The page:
Expired cert blamed on Microsoft Teams outage; rancor over Iowa caucus app; and an artist with 99 smartphones causes traffic mayhem in Berlin
This week didn’t get off to the smoothest of starts for Microsoft Teams users, as widespread reports surfaced on Monday that the collaboration software had ground to a halt.
From around 8:30 ET on February 3, users around the world were unable to log into Microsoft’s Slack-like group messaging service, leaving them with nothing else to do but post impromptu memes on Twitter.
At around 10:00 ET, Microsoft said it had discovered that the problem was due to an expired digital certificate.
The Teams service was restored later that day, although with a reported 20 million daily users being locked out of their accounts, the episode no doubt left the chat app’s devs more than a little red-faced.
In the US, social media feeds have been clogged with news of ‘The App That Broke the Iowa Caucus’.
Tech outlets were quick to jump onto reports that the results from Monday’s Democratic caucus in the midwestern state had been delayed because of problems with the smartphone app that was being used to report votes.
The confusion delayed the announcement of the winner in the first round for presidential hopefuls. Unsurprisingly, the fracas attracted no small amount of controversy, with many directing their ire towards the app developers.
Speaking to CNET, Irfan Asrar of cybersecurity company Blue Hexagon, said: “What we believe is, this is an oversight, and an example of the app being rushed into production.”
Offering their own take on the situation (and framing their article with a pointed reminder that “trust and transparency are core to the US elections”), Motherboard published the full .apk file of the app that malfunctioned and sent the caucus into a tailspin.
From unreliable apps to shady social media accounts, Twitter said it has suspended a large network of “fake accounts” that were being used to exploit its API in order to match usernames to phone numbers.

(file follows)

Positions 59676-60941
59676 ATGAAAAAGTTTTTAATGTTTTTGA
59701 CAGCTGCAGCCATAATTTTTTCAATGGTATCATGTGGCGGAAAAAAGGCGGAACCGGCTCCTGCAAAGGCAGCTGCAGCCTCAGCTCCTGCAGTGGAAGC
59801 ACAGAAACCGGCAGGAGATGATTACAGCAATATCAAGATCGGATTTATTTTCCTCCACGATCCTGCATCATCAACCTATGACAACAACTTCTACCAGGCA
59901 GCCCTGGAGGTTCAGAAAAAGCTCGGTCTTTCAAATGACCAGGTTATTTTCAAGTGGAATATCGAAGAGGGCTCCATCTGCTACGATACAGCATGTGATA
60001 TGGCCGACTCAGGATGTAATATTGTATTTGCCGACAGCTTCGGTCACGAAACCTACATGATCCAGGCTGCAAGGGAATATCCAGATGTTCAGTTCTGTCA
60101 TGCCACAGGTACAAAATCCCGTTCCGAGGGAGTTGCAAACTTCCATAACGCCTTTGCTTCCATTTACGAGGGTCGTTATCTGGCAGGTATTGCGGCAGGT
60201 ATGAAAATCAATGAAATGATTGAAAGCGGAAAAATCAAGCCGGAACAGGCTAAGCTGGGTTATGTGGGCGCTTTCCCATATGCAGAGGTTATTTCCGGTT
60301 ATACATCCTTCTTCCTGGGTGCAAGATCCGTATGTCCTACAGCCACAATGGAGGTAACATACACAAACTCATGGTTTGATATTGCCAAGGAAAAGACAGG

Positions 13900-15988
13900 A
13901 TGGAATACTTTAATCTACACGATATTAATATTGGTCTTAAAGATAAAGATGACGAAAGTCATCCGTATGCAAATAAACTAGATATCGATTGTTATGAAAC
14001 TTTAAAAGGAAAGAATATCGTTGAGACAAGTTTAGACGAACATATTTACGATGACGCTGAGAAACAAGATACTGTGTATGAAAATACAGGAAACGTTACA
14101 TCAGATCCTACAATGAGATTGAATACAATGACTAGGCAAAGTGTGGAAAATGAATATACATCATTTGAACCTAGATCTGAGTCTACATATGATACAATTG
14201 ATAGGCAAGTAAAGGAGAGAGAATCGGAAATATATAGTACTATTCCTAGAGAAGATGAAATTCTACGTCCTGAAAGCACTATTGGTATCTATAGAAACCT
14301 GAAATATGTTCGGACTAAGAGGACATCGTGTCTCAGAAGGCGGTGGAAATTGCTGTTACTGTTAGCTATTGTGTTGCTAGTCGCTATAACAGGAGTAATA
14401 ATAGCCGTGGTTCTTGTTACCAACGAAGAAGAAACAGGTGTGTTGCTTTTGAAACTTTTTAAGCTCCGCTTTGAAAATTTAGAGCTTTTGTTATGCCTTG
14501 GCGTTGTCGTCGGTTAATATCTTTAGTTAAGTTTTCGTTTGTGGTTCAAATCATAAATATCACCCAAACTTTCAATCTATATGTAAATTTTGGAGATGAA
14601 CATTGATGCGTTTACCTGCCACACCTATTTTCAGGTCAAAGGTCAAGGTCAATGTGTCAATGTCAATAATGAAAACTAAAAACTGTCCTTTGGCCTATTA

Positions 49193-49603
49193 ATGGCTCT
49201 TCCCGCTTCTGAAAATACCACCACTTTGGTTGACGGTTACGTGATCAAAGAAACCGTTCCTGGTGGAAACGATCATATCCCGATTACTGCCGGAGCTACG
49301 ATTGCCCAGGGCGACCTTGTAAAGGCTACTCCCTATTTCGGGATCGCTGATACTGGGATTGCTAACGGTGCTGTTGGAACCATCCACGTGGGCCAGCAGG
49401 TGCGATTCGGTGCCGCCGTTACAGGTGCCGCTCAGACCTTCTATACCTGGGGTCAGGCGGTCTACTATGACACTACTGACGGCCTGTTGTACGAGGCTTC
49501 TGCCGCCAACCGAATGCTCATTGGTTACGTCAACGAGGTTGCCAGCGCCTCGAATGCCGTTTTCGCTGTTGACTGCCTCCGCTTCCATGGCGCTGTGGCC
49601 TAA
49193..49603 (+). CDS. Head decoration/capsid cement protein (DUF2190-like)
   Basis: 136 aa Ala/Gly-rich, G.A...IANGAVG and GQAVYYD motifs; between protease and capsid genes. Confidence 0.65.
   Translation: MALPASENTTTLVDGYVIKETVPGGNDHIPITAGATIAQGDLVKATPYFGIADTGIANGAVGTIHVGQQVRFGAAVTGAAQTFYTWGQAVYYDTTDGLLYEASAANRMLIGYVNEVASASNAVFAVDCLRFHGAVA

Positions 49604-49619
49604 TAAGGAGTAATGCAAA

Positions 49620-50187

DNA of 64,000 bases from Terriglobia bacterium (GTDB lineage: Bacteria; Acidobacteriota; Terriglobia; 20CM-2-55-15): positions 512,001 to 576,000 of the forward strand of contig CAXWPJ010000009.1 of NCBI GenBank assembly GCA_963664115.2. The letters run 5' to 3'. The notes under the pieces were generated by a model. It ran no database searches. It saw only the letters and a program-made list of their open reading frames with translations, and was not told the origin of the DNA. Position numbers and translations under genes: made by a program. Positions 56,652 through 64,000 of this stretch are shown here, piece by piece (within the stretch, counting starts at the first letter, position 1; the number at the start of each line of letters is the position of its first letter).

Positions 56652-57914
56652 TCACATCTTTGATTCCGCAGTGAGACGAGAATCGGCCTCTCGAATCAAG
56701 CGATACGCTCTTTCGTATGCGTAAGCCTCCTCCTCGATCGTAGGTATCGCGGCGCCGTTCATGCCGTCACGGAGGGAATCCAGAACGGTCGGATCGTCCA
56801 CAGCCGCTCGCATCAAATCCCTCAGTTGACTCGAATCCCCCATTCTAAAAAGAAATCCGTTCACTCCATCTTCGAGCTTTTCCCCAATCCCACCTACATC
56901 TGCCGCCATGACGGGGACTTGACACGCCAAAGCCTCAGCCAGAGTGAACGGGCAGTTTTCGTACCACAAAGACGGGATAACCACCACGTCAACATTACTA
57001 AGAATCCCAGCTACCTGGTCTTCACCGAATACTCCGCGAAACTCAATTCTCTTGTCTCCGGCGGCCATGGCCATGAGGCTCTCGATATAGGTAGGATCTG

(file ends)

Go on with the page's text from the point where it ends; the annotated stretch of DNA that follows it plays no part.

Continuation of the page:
According to TechCrunch, a bug in the microblogging platform opened the door for an attacker to submit “millions of phone numbers” through an official API, which returned any associated user account.
The news comes as Indian website The Print reported allegations that “nearly 18,000 Twitter accounts” were spreading fake news on behalf of the right-wing Bharatiya Janata Party (BJP).
“Approached for comment, both the BJP and the Congress [a rival Indian party] denied the allegation that they supported accounts propagating misinformation,” the report reads.
And finally this week, an artist has shown how Google Maps could be abused to cause potential chaos on the roads, after he wheeled 99 smartphones in a wagon around Berlin in order to create a fake traffic jam.
In his ‘Google Maps Hacks’ performance piece, Simon Weckert demonstrated how it was possible to turn a ‘green street’ to ‘red’ on the popular online mapping service – showing how one small step for a man could have a giant impact on other road users, who would be directed into taking alternative routes from an actually clear road.
A video posted to Weckert’s YouTube account offers a real-time demonstration of what The Daily Swig is dubbing a ‘Distributed Denial-of-(Road) Surface’ attack. *bows*
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